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A petty cash voucher is placed into a petty cash fund whenever money is disbursed in advance for a small purchase. Petty cash funds are small amounts of money, usually between $100 and $250 US Dollars, set aside for incidental purchases to avoid writing a check or using a company credit card. Petty cash vouchers plus the amount of money inside the petty cash fund should always equal the total original amount of the fund.
Petty cash is usually disbursed in two different ways: through reimbursements or through advance payments. Reimbursements occur when a purchase has already been made and a receipt is provided as documentation that the recipient is owed the money. Advance payments occur when a small purchase must be made and the money needs to be disbursed ahead of the purchase. In this case, a petty cash voucher is placed into the fund in lieu of the amount disbursed.
A company will typically have procedures in place which govern the use and monitoring of the petty cash fund. These procedures will detail specifically what information is required on a petty cash voucher. This typically includes the date of disbursement as well as the amount, purpose, and recipient's name. A sample petty cash voucher can be downloaded online, purchased in an office supply store, or simply created internally within the business as one of its custom forms.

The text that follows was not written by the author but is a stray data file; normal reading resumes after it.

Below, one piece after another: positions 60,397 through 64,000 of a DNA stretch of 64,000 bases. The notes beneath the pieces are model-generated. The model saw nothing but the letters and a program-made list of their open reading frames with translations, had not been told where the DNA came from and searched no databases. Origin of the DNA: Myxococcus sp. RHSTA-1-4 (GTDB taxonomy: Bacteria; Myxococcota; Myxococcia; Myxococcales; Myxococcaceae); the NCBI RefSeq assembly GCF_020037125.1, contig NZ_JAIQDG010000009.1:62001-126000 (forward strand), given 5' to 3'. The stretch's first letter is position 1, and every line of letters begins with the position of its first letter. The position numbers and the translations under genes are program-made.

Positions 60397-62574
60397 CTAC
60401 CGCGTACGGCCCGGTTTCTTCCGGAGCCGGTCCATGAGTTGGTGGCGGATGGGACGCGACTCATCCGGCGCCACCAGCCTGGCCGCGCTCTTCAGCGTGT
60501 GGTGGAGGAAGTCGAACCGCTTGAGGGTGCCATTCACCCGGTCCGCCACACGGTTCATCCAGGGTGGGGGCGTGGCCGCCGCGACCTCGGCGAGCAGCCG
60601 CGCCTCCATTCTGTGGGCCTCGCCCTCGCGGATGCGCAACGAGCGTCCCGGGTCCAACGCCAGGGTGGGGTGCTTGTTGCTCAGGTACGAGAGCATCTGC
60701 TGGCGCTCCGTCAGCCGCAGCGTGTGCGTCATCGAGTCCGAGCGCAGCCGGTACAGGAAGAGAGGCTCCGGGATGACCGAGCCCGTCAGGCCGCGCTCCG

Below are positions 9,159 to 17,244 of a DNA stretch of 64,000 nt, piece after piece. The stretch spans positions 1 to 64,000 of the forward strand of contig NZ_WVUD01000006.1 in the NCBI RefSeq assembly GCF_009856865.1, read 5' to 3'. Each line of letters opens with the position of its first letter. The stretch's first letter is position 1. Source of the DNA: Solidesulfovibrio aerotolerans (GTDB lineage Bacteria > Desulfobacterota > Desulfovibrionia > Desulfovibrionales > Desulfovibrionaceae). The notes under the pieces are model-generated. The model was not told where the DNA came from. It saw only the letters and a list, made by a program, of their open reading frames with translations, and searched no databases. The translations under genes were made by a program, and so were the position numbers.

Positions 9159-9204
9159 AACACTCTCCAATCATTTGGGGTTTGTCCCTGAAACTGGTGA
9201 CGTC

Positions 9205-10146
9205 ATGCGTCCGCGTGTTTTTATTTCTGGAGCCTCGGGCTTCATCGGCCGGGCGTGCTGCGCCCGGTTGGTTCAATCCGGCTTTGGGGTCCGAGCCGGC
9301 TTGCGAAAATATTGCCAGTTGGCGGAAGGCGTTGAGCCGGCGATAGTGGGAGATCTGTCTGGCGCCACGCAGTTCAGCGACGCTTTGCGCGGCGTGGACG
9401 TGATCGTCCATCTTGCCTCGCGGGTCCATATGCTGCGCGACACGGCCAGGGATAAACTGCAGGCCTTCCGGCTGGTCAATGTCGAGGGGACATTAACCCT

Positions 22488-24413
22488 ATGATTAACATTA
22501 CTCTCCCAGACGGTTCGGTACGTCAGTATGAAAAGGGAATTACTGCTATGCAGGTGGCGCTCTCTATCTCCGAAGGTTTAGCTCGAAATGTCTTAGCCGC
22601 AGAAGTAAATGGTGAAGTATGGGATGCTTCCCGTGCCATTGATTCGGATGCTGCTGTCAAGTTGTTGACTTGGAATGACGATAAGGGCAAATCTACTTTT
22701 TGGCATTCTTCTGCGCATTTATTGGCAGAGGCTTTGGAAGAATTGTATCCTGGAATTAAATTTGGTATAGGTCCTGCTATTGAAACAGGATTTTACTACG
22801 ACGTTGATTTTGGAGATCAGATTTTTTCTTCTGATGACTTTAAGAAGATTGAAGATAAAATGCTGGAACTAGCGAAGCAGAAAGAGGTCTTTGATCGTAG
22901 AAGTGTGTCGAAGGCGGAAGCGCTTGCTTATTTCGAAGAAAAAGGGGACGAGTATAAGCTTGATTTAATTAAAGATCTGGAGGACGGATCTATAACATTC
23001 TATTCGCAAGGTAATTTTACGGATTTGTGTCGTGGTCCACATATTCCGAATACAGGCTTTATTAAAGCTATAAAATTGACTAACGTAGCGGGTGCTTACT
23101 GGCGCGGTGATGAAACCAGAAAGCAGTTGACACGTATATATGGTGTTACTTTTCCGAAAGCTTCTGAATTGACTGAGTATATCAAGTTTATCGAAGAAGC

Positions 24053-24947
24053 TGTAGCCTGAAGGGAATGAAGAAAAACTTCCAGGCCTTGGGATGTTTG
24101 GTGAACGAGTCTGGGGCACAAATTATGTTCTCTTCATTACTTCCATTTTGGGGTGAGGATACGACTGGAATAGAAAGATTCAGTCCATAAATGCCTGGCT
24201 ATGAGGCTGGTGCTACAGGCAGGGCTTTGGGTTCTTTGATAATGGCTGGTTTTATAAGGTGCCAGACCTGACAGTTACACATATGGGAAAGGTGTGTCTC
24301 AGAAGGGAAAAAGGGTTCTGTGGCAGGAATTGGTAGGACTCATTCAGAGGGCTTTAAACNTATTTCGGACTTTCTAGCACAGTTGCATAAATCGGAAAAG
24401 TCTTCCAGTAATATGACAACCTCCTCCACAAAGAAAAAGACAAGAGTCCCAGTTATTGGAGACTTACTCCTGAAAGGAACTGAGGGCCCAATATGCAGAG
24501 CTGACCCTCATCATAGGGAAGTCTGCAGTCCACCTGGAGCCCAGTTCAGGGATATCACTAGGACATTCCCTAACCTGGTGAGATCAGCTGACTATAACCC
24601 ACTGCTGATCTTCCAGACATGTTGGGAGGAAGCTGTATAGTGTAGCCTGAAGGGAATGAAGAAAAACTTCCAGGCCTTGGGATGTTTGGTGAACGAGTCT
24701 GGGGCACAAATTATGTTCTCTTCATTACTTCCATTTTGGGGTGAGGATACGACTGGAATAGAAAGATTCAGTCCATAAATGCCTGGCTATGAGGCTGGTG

The custodian of the petty cash fund is usually a supervisor of some level that has earned the trust of the company. He or she is responsible for ensuring that every penny of the petty cash fund is accounted for via a receipt or a petty cash voucher. Once a receipt or other appropriate documentation is received from the person who took the cash, the paperwork should be attached to the voucher and filed accordingly. It is generally left up to the custodian to determine the appropriate general ledger account to which to charge the purchase. Common general ledger accounts for incidental expenses are office supplies, parking reimbursements, and other small purchases.
Periodically, there should be a reconciliation of the petty cash fund by a supervisor of the custodian. This will ensure that any missing money is identified and located early while the problem can still be corrected. In addition, this keeps the custodian in check since even small amounts of cash can be abused. Petty cash abuse is a common form of embezzlement on a small scale, and can easily add up to thousands of dollars of missing money over a period of years if left unchecked.
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